For years, Silicon Valley has been the clear winner when it comes to tech hotspots in the US, but more recently, many up-and-coming regions are emerging to challenge the Northern California hub for the elite tech throne.
It’s a topic that sparks never-ending debate, but when one of the most powerful CEOs publicly regrets not building his company outside of the Bay Area and a slew of others painting a bleak picture for the sustainability of Silicon Valley, the relocation of the current tech scene seems inevitable.
As CEOs continue to urge for geographic change and startups endlessly searching for the next best place to thrive, we decided to look beyond the normal data and figures to highlight a few regions that could become the next Silicon Valley.
Washington, DC – “The politicization of software”
Granted, everyone knows that DC is and will always be known as the political hub of the US, but a 21 percent rise in high-tech employment since 2001 is reason enough for this political capital to make the LEWIS 360 shortlist. Add that to the trend of tech giants and startups increasing lobbying efforts, and it is no surprise that Washington is becoming a prime location for corporate growth. Where else can a CEO spend the morning negotiating the next big merger, then walk a few blocks to legislative debates that will potentially impact billions of dollars in tech spending?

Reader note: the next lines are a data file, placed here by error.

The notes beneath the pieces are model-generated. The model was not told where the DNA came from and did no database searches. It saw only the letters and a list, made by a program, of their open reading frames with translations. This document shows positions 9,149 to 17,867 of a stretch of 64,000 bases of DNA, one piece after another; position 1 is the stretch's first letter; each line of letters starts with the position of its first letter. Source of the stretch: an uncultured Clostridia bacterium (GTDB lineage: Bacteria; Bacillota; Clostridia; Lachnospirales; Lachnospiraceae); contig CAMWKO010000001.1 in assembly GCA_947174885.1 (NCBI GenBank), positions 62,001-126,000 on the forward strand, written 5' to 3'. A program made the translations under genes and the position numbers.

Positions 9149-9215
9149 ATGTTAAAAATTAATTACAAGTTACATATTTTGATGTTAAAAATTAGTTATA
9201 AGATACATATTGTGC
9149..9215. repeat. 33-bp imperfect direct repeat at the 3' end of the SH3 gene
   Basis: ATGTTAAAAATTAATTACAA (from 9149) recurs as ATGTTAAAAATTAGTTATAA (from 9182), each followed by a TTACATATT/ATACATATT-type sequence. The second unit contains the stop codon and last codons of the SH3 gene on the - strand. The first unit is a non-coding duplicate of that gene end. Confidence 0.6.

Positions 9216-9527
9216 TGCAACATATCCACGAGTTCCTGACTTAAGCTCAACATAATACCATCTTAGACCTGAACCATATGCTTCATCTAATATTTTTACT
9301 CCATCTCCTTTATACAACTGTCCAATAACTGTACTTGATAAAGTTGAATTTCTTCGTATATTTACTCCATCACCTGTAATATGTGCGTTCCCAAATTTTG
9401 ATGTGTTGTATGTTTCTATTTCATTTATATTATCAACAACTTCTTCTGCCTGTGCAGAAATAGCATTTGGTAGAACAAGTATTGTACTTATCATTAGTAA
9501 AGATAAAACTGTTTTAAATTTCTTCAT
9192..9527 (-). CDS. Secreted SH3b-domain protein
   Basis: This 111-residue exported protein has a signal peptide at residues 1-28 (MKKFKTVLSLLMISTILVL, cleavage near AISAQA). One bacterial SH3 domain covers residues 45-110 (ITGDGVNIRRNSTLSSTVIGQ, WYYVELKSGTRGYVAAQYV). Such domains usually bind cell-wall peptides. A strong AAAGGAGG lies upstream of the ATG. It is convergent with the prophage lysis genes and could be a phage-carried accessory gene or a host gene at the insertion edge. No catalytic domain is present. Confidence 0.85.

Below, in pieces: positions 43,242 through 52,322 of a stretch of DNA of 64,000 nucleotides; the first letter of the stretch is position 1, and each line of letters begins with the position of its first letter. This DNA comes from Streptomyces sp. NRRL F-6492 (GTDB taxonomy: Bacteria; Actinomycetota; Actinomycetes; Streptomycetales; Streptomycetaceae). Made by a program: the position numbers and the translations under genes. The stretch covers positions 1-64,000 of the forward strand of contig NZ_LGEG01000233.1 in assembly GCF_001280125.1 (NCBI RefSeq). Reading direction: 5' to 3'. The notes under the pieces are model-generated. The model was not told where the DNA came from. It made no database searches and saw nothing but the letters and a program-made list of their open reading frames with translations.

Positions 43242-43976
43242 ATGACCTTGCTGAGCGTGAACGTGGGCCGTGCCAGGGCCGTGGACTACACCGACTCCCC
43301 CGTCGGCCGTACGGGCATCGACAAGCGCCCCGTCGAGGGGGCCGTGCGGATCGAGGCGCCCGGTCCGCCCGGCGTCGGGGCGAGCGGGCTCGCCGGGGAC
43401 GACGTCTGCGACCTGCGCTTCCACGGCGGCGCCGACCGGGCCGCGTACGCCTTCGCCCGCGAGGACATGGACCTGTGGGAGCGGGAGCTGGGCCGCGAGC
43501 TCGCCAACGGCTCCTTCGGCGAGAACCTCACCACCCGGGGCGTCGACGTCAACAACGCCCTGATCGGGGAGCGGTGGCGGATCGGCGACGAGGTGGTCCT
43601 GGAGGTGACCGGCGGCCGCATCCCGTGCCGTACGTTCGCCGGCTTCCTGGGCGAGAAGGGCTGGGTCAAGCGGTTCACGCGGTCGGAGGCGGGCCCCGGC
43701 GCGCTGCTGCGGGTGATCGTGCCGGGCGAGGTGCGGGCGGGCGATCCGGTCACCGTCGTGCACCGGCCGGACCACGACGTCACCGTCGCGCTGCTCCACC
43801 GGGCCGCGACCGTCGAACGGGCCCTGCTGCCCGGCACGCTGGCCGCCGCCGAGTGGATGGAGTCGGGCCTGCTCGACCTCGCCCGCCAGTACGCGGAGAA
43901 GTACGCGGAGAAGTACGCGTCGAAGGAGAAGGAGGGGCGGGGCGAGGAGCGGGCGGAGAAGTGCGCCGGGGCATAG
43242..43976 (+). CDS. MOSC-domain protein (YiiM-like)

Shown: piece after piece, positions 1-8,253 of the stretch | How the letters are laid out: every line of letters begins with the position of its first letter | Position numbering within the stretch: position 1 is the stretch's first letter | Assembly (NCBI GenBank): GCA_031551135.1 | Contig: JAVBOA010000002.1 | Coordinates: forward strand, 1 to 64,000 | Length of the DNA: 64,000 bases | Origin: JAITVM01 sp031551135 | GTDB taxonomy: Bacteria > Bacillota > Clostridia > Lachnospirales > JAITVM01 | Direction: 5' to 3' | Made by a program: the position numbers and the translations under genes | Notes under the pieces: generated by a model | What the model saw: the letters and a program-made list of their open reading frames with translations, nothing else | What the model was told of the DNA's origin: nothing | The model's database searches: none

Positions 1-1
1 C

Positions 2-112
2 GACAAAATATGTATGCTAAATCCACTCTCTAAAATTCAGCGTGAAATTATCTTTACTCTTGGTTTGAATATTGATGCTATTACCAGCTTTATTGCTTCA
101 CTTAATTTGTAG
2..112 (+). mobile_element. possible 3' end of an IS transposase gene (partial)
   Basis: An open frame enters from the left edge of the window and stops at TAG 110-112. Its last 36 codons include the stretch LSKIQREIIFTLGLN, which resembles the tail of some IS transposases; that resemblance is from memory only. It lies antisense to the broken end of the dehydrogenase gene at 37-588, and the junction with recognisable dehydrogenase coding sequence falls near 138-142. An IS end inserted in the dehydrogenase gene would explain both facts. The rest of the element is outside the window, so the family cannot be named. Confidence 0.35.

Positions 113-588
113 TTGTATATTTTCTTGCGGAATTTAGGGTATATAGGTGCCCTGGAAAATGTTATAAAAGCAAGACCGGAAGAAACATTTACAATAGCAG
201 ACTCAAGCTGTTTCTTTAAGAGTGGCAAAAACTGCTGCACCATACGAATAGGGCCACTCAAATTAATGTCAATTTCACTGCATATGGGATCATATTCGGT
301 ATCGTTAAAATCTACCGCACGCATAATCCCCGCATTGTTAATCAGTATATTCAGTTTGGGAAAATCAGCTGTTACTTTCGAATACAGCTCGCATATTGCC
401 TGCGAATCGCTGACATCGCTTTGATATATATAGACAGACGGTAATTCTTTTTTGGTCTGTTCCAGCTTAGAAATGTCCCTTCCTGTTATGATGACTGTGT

Raleigh, North Carolina – “Tech meets southern hospitality”
Raleigh is an easy contender based on the corporate data pointing to an upward trend in economic success, specifically in tech. Combine the fastest growing job market and the fastest growing city (according to the 2010 Census) with a dedicated push for more tech and innovation-based companies, and the city has a proven recipe for success. While this southern city may not have the size and infrastructure that many other big-city contenders boast, the relative youth and public backing in the tech market makes it one of the most exciting locations to watch.
San Diego, California – “Endless sun, endless profits”
The final city on the list comes as no surprise to some. San Diego has been on the high-tech watch list for the past decade, largely thanks to the growth of biotech and life sciences in the region. With so much tech talent located in one, climate-friendly location, this Southern California city is capitalizing on a diverse range of tech industries to drive growth and draw companies down from the north. While the same state business laws that Bay Area CEOs dislike still play a role in overall growth, the climate, tech culture and broad industry knowledge keep this city growing toward the top.